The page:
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PacifiCorp deal reaches critical stage
By Wendy Culverwell, The Business Journal of Portland, Dec. 4, 2005
The coming weeks promise a flurry of legal briefs, filing deadlines and electronic activity as the $9.4 billion sale of PacifiCorp swirls toward a January climax.
Iowa-based MidAmerican Energy Holdings Co. is seeking regulatory approval to purchase the Portland-based utility. In Oregon, a series of deadlines this month will set the stage for a January showdown before the three-member Oregon Public Utility Commission, which has the authority to determine if the sale will proceed.
PacifiCorp serves 1.6 million customers in six Western states. Most of its customers are in Oregon and Utah, but regulators in Washington, California, Idaho and Wyoming must weigh in on the purchase as well.
MidAmerican is a holding of Berkshire Hathaway and it has pitched itself as a logical buyer ready -- and this is key, willing -- to shoulder the enormous cost needed to keep the system running properly. ScottishPower, which bought PacifiCorp in 1999, has indicated its enthusiasm for investing in transmission lines and generators is waning.
But MidAmerican's willingness-to-invest argument isn't cutting it with critics.
In written testimony to the PUC, critics were nearly unanimous in saying MidAmerican's proposal falls short. Nearly a dozen groups testified in the case, with most strongly counseling the PUC to reject the deal. PUC staff too advised a no vote without further concessions by MidAmerican.
Under Oregon law, MidAmerican must demonstrate the deal will provide a net benefit to customers. Critics say that in its present form, MidAmerican's proposal doesn't do that.
The company can modify its application and the back-and-forth will continue through the holiday season. In January, the matter goes before the utility commission for a hearing and eventually, a decision.
If it all sounds a bit familiar, that's because it is. Just 10 months ago, the PUC was up to its proverbial eyeballs in the contentious attempt by Texas Pacific Group to buy Portland General Electric. The commission ultimately rejected the deal.
Many of the players in MidAmerican/PacifiCorp are the same, but the issues are not.
One eyebrow-raising objection stems from the way MidAmerican is framing its pursuit. MidAmerican says it is more willing than ScottishPower to meet the utility's appetite for capital investment -- it estimates it will require a $1 billion annual investment over the first five years.
Critics say that's ironic since ScottishPower advanced its own willingness to invest in PacifiCorp when it sought approval to buy the utility just six years ago.
The Citizens Utility Board, which provided some of the liveliest testimony regarding Texas Pacific, argues that there's no reason to believe ScottishPower won't keep up its obligation to invest in the utility.
"[W]e have no hard evidence that ScottishPower will cause PacifiCorp to underinvest," CUB's Bob Jenks wrote.
CUB and its fellow critics worry more that MidAmerican's willingness to invest in PacifiCorp could be better for MidAmerican than for PacifiCorp and its customers.
"The holding company has an even higher incentive to invest capital in the utility, because there is an added bonus; the ratepayer pays the shareholders more for the use of the investment equity than it costs the shareholder to borrow that same money," CUB asserted.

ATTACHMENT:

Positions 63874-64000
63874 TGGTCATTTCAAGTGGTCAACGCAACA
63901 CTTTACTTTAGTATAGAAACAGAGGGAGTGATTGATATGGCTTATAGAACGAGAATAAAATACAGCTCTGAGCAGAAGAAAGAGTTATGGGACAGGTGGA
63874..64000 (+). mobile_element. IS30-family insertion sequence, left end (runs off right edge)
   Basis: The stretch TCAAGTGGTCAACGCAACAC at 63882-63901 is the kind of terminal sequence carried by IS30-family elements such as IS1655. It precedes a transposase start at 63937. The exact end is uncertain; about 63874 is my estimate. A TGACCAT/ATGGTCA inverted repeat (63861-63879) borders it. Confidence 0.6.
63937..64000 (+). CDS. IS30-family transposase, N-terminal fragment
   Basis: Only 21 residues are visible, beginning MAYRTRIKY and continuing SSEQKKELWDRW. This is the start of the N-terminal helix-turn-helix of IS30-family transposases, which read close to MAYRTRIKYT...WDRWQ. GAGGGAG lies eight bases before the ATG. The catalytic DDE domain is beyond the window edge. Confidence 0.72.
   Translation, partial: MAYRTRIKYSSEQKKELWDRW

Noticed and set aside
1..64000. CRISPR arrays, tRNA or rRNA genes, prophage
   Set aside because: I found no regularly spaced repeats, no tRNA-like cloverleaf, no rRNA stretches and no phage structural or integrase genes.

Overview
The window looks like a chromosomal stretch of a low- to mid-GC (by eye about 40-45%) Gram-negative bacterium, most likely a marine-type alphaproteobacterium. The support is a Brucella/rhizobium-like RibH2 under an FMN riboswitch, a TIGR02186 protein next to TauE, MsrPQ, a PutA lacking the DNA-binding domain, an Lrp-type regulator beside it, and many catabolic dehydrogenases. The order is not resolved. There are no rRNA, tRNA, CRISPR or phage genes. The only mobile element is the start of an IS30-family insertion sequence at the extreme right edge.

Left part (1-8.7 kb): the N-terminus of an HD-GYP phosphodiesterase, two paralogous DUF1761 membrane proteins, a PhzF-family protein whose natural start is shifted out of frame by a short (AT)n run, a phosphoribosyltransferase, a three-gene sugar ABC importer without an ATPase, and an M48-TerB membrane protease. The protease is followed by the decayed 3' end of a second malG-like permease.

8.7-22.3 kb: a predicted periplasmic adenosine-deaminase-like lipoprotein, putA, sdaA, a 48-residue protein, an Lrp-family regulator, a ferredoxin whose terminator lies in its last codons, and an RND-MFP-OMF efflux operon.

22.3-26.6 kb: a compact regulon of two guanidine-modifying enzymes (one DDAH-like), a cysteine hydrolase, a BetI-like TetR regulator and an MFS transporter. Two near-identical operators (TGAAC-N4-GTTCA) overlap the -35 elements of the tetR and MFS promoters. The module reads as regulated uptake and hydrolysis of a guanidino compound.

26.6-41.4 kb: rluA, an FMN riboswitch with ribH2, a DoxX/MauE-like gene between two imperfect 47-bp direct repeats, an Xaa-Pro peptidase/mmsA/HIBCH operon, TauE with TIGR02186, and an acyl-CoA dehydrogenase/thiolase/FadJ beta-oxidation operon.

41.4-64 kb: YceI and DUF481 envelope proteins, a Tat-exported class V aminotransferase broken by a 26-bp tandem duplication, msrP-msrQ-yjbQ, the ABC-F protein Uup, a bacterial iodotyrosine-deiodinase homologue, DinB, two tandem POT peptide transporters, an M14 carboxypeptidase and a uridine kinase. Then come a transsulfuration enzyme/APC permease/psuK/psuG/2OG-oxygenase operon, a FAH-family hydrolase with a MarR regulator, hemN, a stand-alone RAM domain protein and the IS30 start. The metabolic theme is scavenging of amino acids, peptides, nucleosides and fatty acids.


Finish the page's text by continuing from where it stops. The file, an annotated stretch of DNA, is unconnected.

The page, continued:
Similarly, Community Action Directors of Oregon, which is concerned with assisting low-income households with power bills, worries that a spending spree will cause higher rates, which would harm its constituency.
Keith Hartje, senior vice president for communications for MidAmerican, said the company would answer the concern in a response due to the PUC by Dec. 7.
"It is not unusual for parties to have different views on issues at this point in the proceedings. We will continue to work with all parties to the proceedings to seek agreement," he said.
Not everyone is concerned that MidAmerican will saddle PacifiCorp with debt and raise rates.
The Pacific Coast Federation of Fishermen's Associations, which is chiefly concerned with the impact of dams in the Klamath system on salmon fisheries, faulted MidAmerican for not including the Klamath Basin in its $1.3 billion list of infrastructure projects.
For its part, MidAmerican said its plan would benefit customers. Greg Abel, president, chief operating officer and a minority owner of MidAmerican, said his company would lower operating costs by $36 million in five years and by far more over a longer period. He also committed the company to a series of capital projects that would strengthen the transmission system and reduce emissions from PacifiCorp's four coal-fired power plants.
Abel said MidAmerican is committed to long-term ownership of PacifiCorp and has no plans to sell it.
He said MidAmerican understands what it is getting by entering the regulated Oregon market -- critics have said outsiders such as ScottishPower and PGE owner Enron Corp. didn't know what they were getting into here and attempted to leave because they were disappointed by the returns allowed under Oregon law.
"[MidAmerican] does not expect great returns from the regulated business, but we do expect the opportunity to earn reasonable returns ... ," he told the PUC.
And lastly, he defended the purchase price -- $1 billion-plus more than PacifiCorp's book value -- as a prudent investment.
"[S]hareholders believe the price negotiated for the transaction is fair for the value received, if PacifiCorp is able to earn its authorized return."
Dec. 7 -- Deadline for
MidAmerican Energy Holdings Co. to answer
criticism of its proposed purchase of
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